Evolutionary paleoneurology. The mind reels.

Michael Egnor

This is your assignment. You are to read the mind of someone named “Lucy.” Actually, you are to find out where Lucy’s mind came from. You can’t meet Lucy. She’s been dead for 3.2 million years. Your only data will be a fragment of Lucy’s fossilized skull and genetic analysis of some apes, men, and lice.
This isn’t a bad dream. This is an exciting new branch of evolutionary biology, and it’s on the cover of Newsweek magazine. And they’re serious.

This week’s cover story in Newsweek, “The Evolution Revolution,” is about evolutionary paleoneurology. It is the study of the brains and minds of ancient hominids, dating back to 7 million years ago. Newsweek reporter Sharon Begley gives a credulous tour of the standard Darwinist speculations: we can tell when humans first started wearing clothing by genetic analysis of modern body lice, or perhaps human society was the result of the emergence of the gene for oxytocin, a hormone that causes mothers to secrete milk and that may influence social behavior in humans. Evolutionary paleoneurologists claim to know some of what ancient hominids actually thought by studying fragments of their fossilized skulls. Ms. Begley tells us that “paleoneurology is documenting when structures that power the human mind arose, shedding light on how our ancestors lived and thought.” What can we really know about what ancient hominids thought?
I do research on living brains. My specialty is studying the pulsations in the blood flow that goes through the brain and trying to understand how the brain responds to the pulsations. I study rats and dogs in the laboratory, and I study brain blood flow in people using MRI scans. It’s hard to do, and three centuries after the discovery of capillaries, we’re just beginning to be able to actually see the blood flowing through capillaries in the brain.
I can’t tell what live people (or live rats) are thinking by looking at their brains, and I can’t even tell using two-photon confocal microscopy (the latest in capillary imaging). Of course, I can’t tell what dead people used to think by studying their brains, and I certainly can’t tell what dead people used to think if I don’t have a speck of tissue from their brains. And I certainly can’t tell what 3.2 million year old hominids used to think by studying their skulls.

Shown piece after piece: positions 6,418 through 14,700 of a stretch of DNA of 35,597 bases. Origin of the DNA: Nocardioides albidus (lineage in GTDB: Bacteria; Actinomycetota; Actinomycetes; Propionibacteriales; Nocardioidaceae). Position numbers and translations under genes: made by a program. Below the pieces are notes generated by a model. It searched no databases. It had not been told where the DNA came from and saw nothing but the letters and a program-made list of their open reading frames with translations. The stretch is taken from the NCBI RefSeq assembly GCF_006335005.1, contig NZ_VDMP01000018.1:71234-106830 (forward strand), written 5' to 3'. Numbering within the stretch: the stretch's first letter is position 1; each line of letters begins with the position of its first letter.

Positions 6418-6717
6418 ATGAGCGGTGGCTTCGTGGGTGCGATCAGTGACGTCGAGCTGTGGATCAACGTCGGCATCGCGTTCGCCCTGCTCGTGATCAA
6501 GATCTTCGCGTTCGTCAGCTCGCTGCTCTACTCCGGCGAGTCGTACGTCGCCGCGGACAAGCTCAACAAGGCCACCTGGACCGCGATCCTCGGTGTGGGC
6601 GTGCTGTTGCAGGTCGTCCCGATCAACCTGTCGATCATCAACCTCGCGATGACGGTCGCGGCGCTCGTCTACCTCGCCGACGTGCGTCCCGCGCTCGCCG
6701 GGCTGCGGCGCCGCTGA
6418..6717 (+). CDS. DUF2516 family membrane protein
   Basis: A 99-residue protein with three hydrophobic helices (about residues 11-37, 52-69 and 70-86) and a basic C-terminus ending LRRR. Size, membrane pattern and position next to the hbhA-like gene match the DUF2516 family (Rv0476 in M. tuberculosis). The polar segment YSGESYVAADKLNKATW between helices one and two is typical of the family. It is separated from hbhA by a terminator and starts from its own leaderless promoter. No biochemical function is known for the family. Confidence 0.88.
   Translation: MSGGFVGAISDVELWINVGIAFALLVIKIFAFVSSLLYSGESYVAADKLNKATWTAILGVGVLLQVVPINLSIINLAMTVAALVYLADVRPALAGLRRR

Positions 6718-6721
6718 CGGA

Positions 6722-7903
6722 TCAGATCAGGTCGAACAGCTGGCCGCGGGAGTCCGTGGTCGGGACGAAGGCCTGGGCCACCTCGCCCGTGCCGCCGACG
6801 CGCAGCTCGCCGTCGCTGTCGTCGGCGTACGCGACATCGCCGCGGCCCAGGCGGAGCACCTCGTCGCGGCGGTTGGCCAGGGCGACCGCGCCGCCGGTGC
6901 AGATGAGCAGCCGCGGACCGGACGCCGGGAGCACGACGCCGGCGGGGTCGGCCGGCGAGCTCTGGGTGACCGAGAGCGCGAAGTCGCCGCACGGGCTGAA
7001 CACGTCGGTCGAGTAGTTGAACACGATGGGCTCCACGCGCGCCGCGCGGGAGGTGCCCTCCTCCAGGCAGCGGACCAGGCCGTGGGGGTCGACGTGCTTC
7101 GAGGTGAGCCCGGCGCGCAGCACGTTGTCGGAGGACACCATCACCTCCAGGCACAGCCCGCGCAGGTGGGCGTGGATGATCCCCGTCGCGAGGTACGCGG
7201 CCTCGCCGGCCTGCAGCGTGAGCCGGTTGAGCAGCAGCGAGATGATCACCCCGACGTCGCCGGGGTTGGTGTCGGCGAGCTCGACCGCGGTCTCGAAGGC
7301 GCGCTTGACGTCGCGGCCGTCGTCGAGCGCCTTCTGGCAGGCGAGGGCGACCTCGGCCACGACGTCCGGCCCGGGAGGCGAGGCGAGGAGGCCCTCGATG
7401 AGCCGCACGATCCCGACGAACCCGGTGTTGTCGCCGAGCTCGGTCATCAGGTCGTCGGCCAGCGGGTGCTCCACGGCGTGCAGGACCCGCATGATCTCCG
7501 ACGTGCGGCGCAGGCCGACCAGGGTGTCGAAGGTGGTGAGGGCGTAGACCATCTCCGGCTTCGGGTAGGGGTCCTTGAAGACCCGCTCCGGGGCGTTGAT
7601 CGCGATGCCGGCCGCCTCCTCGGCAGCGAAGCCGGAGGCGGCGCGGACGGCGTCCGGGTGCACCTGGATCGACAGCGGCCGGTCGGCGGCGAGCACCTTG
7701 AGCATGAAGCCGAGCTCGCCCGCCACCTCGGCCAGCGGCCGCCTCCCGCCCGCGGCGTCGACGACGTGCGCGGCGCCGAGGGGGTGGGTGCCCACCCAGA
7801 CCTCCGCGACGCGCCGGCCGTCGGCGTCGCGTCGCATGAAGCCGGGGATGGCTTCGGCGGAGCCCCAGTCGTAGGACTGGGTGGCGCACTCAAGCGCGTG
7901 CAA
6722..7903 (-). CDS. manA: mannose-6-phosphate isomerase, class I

Even the suggestion that we could understand the minds of extinct hominids who lived 3.2 million years ago by studying fragments of their fossilized skulls and by studying the genes of modern apes, men and lice, boggles the mind. This kind of science makes phrenology seem precise.
It’s a remarkable irony. The inference that the origin of the genetic code and the intricate nanotechnology in living cells might be from intelligent agency is deemed “not science,” and mere mention of it is banned in public schools. The inference that we can understand the brains and thoughts of 3.2 million year old hominids by studying fragments of their skulls and the genetics of lice is an “Evolution Revolution” and makes the cover of Newsweek.
The mind reels.

Michael Egnor

Senior Fellow, Center for Natural & Artificial Intelligence
Michael R. Egnor, MD, is a Professor of Neurosurgery and Pediatrics at State University of New York, Stony Brook, has served as the Director of Pediatric Neurosurgery, and award-winning brain surgeon. He was named one of New York’s best doctors by the New York Magazine in 2005. He received his medical education at Columbia University College of Physicians and Surgeons and completed his residency at Jackson Memorial Hospital. His research on hydrocephalus has been published in journals including Journal of Neurosurgery, Pediatrics, and Cerebrospinal Fluid Research. He is on the Scientific Advisory Board of the Hydrocephalus Association in the United States and has lectured extensively throughout the United States and Europe.